What's cooking good looking? My LEDs! How I re-flow emitters

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RaceR86
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What's cooking good looking? My LEDs! How I re-flow emitters

Others have shared their way of doing this. This is my way.

My highly professional re-flow setup. Silly

The gear:
-A dirty “cooking plate” from the garage
-Two tweezers (one could do)
-Solder sucking thing, just in case I add a bit too much solder
-IR gun, to monitor the heat (You don’t want it to be warmer than needed. The solder should melt, but not any higher temperature. That could damage the LED)
-DMM, just to double check it was a 100% successful re flow.
-Aluminium plate (sorry, not pictured)

The ingredients:
-Solder
-Copper MCPCB (or new MCPCB of some sort)
-Emitter on star or bare emitter

My cooking recipe:
-Throw on the copper MCPCB. Get the heat up to a level where the solder will melt on the three traces where the emitter should sit. You only need a little bit of solder to cover the surface where the emitter sits.
-Throw on the MCPCB that the emitter sits on (if you don’t have a bare emitter). Once the emitter gets loose, use a tweezer and move it over to the copper MCPCB. Make sure to put it on the right way (+ to +), not sideways or anything either.
-Make sure the emitter sits nice and flat. Take of the copper MCPCB and put in gently on an aluminium plate or something (not pictured), quickly use the tweezer to push it down on the MCPCB without touching the dome.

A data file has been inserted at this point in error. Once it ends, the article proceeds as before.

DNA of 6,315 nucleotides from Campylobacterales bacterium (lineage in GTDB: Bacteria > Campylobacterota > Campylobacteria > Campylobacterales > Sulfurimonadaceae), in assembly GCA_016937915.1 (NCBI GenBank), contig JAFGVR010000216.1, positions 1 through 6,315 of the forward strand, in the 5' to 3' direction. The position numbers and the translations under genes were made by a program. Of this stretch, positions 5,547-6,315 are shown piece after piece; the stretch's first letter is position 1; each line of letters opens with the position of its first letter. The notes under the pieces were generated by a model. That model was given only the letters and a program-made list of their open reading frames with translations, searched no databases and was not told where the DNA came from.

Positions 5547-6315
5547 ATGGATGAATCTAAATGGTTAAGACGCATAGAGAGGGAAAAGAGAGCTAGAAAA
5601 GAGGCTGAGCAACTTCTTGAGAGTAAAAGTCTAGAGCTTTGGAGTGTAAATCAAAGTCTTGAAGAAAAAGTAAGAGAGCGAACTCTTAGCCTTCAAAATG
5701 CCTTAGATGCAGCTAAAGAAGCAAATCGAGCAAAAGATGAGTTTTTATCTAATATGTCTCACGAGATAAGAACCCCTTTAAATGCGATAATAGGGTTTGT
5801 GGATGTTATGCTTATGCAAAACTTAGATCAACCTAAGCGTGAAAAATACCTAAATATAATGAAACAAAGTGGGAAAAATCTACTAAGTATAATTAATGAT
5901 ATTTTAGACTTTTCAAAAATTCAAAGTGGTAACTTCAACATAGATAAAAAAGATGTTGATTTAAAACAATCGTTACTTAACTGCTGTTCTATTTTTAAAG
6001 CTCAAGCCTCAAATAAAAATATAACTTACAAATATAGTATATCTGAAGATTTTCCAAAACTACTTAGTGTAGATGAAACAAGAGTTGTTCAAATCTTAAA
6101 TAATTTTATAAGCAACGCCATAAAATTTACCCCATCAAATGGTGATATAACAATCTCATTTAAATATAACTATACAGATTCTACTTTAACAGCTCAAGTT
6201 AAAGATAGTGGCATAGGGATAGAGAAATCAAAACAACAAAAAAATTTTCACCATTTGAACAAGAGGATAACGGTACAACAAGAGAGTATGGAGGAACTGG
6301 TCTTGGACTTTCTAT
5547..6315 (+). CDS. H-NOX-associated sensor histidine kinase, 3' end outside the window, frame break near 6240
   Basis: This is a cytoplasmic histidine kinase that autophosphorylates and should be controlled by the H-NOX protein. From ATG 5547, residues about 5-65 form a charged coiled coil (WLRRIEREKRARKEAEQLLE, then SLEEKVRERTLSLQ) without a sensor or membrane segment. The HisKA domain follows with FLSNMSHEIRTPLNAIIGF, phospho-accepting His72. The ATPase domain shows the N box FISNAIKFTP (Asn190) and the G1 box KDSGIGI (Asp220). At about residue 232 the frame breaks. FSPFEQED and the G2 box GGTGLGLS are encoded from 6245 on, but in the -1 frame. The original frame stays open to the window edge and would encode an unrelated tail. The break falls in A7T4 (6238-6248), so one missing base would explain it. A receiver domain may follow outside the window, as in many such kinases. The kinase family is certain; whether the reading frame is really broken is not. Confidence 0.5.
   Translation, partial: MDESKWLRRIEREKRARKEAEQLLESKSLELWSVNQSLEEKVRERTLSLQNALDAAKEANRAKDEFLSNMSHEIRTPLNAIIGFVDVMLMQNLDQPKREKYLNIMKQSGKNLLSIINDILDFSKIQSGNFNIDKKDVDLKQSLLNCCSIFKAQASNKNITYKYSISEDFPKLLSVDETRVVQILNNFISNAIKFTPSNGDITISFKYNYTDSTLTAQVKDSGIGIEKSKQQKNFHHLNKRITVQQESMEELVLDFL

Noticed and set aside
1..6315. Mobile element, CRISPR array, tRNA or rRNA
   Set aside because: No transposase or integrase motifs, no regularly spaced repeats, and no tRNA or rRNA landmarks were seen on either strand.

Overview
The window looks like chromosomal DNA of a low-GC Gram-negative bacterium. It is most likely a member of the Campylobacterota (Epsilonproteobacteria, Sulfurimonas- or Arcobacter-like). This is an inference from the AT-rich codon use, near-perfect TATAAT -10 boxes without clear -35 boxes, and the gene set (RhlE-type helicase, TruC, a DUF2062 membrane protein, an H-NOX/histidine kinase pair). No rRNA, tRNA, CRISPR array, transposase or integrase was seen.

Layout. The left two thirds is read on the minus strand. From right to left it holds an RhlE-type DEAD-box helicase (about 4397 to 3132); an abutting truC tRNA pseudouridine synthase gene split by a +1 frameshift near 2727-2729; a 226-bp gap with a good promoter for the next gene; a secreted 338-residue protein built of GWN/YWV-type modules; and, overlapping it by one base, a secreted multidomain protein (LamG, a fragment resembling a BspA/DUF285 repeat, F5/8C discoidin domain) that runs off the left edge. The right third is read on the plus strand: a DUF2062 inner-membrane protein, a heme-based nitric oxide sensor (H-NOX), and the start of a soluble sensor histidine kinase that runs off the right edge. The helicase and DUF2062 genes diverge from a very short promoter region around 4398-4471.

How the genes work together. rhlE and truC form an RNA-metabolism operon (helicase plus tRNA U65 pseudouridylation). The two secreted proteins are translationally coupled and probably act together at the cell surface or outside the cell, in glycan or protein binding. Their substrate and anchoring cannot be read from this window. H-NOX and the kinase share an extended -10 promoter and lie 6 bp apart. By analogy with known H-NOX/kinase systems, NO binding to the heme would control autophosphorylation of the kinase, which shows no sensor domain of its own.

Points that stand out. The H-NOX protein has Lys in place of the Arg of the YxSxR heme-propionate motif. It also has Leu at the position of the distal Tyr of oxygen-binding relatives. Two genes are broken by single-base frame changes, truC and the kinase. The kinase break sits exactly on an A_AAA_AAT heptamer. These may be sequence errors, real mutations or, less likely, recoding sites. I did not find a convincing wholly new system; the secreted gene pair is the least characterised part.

-Once cooled properly. Test it with a DMM. Put it on the setting where you check if there is contact between stuff. The beep thingy. Silly Connect the positive wire from the DMM to the positive on the led. Negative to negative. It it should light up a little bit.
-Success! Dinners ready! Smile

100% success rate with this setup. Its real easy and fun! Smile

BLF LED database – collaboration spreadsheet and latest news about where to buy LEDs
http://budgetlightforum.com/node/19342

Edited by: RaceR86 on 12/25/2013 - 16:48
DB Custom
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Do you go ahead and put a dot of green paint on the hot plate control switch to indicate the sweet spot so you don’t have to look for it next time? Or would that be reliable?

Pulled the trigger on a IR gun just last night, didn’t even think about using it in this application! Thanks!

RaceR86
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The crappy plate only have 4 modes.. Silly
Mode 3/4 is nice for getting the heat up, but too hot if it stays for for more than 30 sec or so. If its stays too long on 2/4 the temperature it will go slightly below where it is needed to be.
When I apply the solder I often use it on the 3/4 setting. Then turn it down or off afterwards. Needs a bit more heat to gets the soldier attached than to just keep it “wet” on the MCPCB.
I have to change up and down sometimes to stay in the sweetspot. The IR gun is nice to have then.. Just to have a better feel of the heat and to avoid overheating the LED.

It may not sound super easy when I explain it, but its real simple and fast to do. Smile

BLF LED database – collaboration spreadsheet and latest news about where to buy LEDs
http://budgetlightforum.com/node/19342

MRsDNF